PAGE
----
WOO: “They’re more important than dialogue often, and good music can give you a lot of inspiration. I always like to listen to music while I’m shooting, and especially when I’m cutting the film. And for this, I wanted a very international feel to the music, which is why I chose Taro Iwashiro, the Japanese composer, pianist and conductor, to do the score.
“I didn’t want it to sound only like a Chinese film, but like a film for people in every country. And we had the Australian and Chinese teams working together on the sound mix because one of the main reasons I wanted to make this film was to try and draw the audience back to theatres and make them feel, we’d better see this on the big screen and get the great sound. People watch DVDs of movies at home, or on their computers, and they don’t know what they’re missing. That’s why I designed such huge battle scenes with great sounds, to make audiences realize it’s a special experience.”

POST: Do you have any interest in shooting digitally?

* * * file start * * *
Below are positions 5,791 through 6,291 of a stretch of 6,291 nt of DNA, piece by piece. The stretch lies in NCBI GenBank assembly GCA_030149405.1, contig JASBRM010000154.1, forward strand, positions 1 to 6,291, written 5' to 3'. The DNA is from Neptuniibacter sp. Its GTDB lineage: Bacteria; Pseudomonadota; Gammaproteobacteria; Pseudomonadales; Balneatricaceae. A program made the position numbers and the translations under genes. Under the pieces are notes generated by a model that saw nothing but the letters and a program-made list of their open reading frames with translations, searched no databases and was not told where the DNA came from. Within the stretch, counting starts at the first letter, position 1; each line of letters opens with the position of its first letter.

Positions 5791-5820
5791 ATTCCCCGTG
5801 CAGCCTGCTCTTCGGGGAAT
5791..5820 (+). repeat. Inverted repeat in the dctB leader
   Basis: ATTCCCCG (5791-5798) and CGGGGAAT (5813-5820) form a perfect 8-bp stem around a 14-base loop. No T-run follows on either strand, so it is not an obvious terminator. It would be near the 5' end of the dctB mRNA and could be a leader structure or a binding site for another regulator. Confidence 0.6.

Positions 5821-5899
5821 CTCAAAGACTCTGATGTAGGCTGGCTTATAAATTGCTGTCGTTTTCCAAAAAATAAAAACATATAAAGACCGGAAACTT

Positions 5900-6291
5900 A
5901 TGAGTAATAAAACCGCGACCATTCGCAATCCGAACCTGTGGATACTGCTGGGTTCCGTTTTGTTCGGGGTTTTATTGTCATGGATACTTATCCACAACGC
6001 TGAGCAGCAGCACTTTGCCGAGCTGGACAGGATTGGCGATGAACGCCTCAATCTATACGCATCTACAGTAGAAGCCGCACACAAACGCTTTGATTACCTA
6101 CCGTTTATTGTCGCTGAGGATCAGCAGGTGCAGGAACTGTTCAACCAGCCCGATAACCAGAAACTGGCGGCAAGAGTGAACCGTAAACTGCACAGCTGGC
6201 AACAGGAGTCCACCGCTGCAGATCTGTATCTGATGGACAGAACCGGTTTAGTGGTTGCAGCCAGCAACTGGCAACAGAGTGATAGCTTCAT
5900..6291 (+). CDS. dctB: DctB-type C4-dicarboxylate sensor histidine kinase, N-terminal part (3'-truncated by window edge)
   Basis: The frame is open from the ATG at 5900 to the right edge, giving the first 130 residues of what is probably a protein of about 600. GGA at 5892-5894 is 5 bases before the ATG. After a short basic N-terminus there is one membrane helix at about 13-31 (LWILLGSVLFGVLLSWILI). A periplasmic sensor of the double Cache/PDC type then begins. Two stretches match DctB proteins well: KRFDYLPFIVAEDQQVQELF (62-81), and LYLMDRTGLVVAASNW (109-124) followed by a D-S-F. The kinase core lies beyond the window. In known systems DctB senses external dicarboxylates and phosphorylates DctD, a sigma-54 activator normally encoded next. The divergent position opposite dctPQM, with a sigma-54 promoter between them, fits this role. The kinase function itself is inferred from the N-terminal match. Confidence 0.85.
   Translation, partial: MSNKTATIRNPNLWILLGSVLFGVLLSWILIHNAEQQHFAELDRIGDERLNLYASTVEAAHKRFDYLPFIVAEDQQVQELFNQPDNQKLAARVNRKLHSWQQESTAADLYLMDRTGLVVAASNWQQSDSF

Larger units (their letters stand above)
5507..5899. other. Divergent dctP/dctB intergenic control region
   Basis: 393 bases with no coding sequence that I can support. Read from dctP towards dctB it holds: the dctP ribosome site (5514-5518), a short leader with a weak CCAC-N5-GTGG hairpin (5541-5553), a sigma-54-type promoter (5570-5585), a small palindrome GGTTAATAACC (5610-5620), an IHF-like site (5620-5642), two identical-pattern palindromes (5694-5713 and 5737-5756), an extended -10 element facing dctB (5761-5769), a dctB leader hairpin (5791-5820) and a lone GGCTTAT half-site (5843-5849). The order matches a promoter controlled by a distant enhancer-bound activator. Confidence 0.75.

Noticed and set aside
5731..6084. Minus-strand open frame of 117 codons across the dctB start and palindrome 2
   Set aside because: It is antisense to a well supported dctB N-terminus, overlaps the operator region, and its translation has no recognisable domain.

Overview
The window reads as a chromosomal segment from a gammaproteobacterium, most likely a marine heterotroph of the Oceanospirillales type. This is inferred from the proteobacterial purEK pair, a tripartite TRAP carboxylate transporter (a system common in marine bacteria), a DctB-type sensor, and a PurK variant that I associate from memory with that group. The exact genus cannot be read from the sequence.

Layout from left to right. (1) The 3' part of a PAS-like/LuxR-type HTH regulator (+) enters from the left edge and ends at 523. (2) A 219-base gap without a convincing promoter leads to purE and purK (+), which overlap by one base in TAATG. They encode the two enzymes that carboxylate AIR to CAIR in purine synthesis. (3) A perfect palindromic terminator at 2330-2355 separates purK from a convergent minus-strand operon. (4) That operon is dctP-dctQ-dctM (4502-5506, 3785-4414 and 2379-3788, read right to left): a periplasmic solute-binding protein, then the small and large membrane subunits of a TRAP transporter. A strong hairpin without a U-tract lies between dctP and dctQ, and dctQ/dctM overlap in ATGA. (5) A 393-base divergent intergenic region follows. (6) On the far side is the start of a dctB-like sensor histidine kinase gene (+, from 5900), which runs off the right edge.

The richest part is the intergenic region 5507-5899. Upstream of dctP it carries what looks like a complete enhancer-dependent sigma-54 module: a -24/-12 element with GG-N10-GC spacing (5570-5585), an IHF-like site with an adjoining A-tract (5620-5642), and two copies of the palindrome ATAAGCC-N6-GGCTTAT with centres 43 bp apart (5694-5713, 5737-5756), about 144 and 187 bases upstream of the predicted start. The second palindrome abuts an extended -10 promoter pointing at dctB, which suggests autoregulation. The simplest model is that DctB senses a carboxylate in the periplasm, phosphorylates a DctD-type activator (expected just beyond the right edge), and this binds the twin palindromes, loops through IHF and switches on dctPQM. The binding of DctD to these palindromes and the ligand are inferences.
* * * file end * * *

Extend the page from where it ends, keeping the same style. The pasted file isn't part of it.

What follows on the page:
WOO: “To be honest, I’m not that excited about it. I still prefer film and I just feel that no matter how good the digital format gets, a movie’s a movie and you’ll never replace the look and feel of film. Of course the whole post process now is digital, and that works really well and makes it more efficient and cost-effective, but I will always shoot on film if I can.”

POST: What’s next?
WOO: “I have several projects I’m developing, including one in China called The Flying Tigers. It’s a true story about the American volunteer pilots who fought with the Chinese against the Japanese in World War II, so it’s another epic, although the main focus is on the friendship between the Chinese and the Americans. We’ll have a lot of air fights. So there’ll be a lot of CGI combined with real planes. I hope to start shooting that next summer in China.”

POST: What’s your view of Hollywood right now? Healthy or sick?
WOO: “I think all the big studios are struggling at the moment, and the bad economy has taken a big toll. It seems that they’re only interested in making either the big-budget sc-fi or fantasy films, or the very low-budget comedies. All the films in the middle have gone, and it’s a pity. But I’m optimistic that the business will come back, because everyone in the world still loves to watch Hollywood movies — and not just the ones with amazing visual effects, but the heartfelt ones as well.”